For over 15 years, the NIH has funded the work of Professor Singh, PhD, whose research focuses on how a specific gene, TRPC1, regulates calcium levels in cells that control the secretion of saliva. The NIH recently awarded Singh over $1.7 million to continue his research on the function TRPC1 plays in saliva secretion in normal and disease conditions such as Sjögren’s syndrome, which is an autoimmune disorder—where the immune system attacks the body’s own cells and tissues. In Sjögren’s syndrome, the immune system attacks the moisture-secreting glands of the eyes and mouth. It can also affect joints, the thyroid gland, kidneys, liver, lungs, skin, and nerves.
“There is a critical need to characterize TRPC1 function and to define the molecular pathways involved in regulating saliva secretion in normal and disease conditions,” Singh said. “We have the required tools to successfully complete this project. This information will be critical to explore potential therapeutic interventions and strategies to treat salivary gland hypofunctions.”
Funding for Singh’s work is supported by a five-year R01 grant from the National Institute of Dental and Craniofacial Research, an institute of the National Institutes of Health. The Research Project Grant (R01) is the original and historically oldest grant mechanism used by the NIH. An R01 grant provides support for health-related research and development based on the mission of the NIH, which is to seek fundamental knowledge about the nature and behavior of living systems and the application of that knowledge to enhance health, lengthen life, and reduce illness and disability.
A part of the U.S. Department of Health and Human Services, the NIH is the nation's medical research agency. The NIH is the largest source of funding for medical research in the world.
Mishra and Singh receive $381,500 for oral health research
The National Institutes of Health has awarded a $381,500 two-year grant to biomedical scientists Assistant Professor Bibhuti Mishra, PhD, (pictured) and Professor Brij Singh, PhD, at the University of North Dakota School of Medicine and Health Sciences to fund their research on the role played by proteins called “galectins” in salivary gland inflammation.
Mishra’s recent studies suggest that galectins, specifically galectin-3 and galectin-9, act as novel alarmins, which are essentially self-molecules, bits of cells that present no harm to the body as long as they are safely clothed within the membranes of cells. However, during an infection or injury, these cells burst open and release self-molecules or alarmins into the medium outside of cells where they are not supposed to be. The body’s immune system sees the release of these self-molecules as a danger; the self-molecules or alarmins sound the alarm to mobilize the immune system to attack the cells and tissue where the alarmins are present—an autoimmune response—leading to inflammation that causes fever, swelling, and mouth or facial pain.
Sjögren’s syndrome is an autoimmune disease of the oral system that leads to salivary gland destruction. Almost 3 percent of the U.S. population is affected by salivary gland hypofunction, a complex disorder resulting from diseases as well as being a common side effect of drug therapy. However, the etiology as to why salivary glands are destroyed in diseases such as Sjögren’s syndrome is still not known. Recent findings have provided strong evidence that, like many inflammatory disorders, Sjögren’s syndrome has its origin in an overactive immune response against salivary tissue, thus causing glandular destruction. However, the mechanisms underlying infiltration of immune cells and development of an inflammatory response in salivary glands remain ill-understood.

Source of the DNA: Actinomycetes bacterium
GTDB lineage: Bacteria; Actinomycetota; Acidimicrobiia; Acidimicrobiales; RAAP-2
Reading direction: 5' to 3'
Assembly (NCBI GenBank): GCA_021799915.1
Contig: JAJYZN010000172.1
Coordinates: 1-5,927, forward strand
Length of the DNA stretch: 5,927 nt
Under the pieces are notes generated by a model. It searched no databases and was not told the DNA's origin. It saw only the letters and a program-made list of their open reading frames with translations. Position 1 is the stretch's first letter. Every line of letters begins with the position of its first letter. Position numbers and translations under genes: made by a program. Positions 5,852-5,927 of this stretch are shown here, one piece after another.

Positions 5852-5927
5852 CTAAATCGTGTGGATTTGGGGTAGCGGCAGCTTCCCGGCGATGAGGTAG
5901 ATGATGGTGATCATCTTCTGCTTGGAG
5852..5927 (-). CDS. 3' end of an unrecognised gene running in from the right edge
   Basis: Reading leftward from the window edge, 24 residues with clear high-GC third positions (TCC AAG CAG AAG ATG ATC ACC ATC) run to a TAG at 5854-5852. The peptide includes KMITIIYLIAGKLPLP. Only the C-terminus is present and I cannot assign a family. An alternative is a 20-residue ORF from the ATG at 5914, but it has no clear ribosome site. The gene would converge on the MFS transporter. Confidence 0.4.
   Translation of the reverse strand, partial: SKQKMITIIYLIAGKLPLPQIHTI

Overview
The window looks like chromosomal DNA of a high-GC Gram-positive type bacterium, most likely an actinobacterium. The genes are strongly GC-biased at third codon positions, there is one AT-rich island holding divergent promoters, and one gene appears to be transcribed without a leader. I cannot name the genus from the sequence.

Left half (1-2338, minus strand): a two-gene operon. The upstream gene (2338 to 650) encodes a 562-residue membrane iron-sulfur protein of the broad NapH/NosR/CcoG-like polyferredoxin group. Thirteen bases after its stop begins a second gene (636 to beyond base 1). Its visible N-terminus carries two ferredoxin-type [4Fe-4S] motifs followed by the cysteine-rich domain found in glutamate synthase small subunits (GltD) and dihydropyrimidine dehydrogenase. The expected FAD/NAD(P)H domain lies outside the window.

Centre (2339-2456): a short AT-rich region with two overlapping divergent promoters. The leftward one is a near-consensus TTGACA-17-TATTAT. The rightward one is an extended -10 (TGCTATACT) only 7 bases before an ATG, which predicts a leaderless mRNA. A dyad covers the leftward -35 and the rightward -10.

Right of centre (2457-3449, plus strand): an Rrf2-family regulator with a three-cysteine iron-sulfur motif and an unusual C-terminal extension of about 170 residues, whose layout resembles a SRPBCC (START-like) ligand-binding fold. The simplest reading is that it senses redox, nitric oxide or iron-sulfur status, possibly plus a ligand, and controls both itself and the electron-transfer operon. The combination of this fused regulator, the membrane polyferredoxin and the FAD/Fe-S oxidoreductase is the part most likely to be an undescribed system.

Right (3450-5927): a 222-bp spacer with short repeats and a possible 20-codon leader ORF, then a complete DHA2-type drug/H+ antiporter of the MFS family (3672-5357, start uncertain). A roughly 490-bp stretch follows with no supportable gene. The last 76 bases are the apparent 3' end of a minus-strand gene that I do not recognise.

In the current grant, Mishra and Singh propose that both galectin-3 and galectin-9 function as alarmins in and contribute to the pathophysiology of autoimmune or inflammatory disorders like Sjögren’s syndrome. The role of alarmins during salivary gland inflammation, injury or disease has never been studied. These are highly interdisciplinary studies because of the unique collaboration between Mishra and Singh.
“The overall impact of these studies is that it will identify novel alarmins contributing to exacerbation of salivary gland inflammation and destruction,” Mishra said. “These alarmins may be targeted for treatment of Sjögren’s syndrome and possibly other inflammatory conditions.”
Pant and Olson coauthor International Journal of Medical Education article
Devendra Pant, MD, PhD, and Linda Olson, EdD, are coauthors of an International Journal of Medical Education article titled “Medical students’ preferences for problem-based learning in relation to culture and personality: a multicultural study.” The full article is available online.
The aim of the study was to explore positive and negative preferences toward problem-based learning in relation to personality traits and sociocultural context. The study was an anonymous and voluntary cross-sectional survey of medical students in hybrid problem-based curricula in Nepal, Norway, and North Dakota. Data was collected on gender, age, year of study, cohabitation, and medical school. The PBL Preference Inventory identified students’ positive and negative preferences in relation to problem-based learning; the personality traits were detected by the NEO Five-Factor Inventory. The determinants of the two kinds of preferences were analyzed by hierarchical multiple linear regressions.
Positive preferences were mostly determined by personality; associations were found with the traits Extraversion, Openness to experience, Conscientiousness and Neuroticism; the first three are related to sociability, curiosity, and orderliness, the last, to mental health. The learning environments of such curricula may be supportive for some and unnerving for others who score high on Neuroticism. Negative preferences were rather determined by culture, but also, they correlated with Neuroticism and Conscientiousness. Negative preferences were lower among females and students living in symmetrical relationships. Some high on Conscientiousness disliked group work, and the negative correlation with Agreeableness indicated that less sociable students were not predisposed to this kind of learning activity.
Conclusions were that preferences related to problem-based learning were significantly and independently determined both by personality traits and culture. More insights into the nature of students’ preferences may guide aspects of curriculum modifications and the daily facilitation of groups.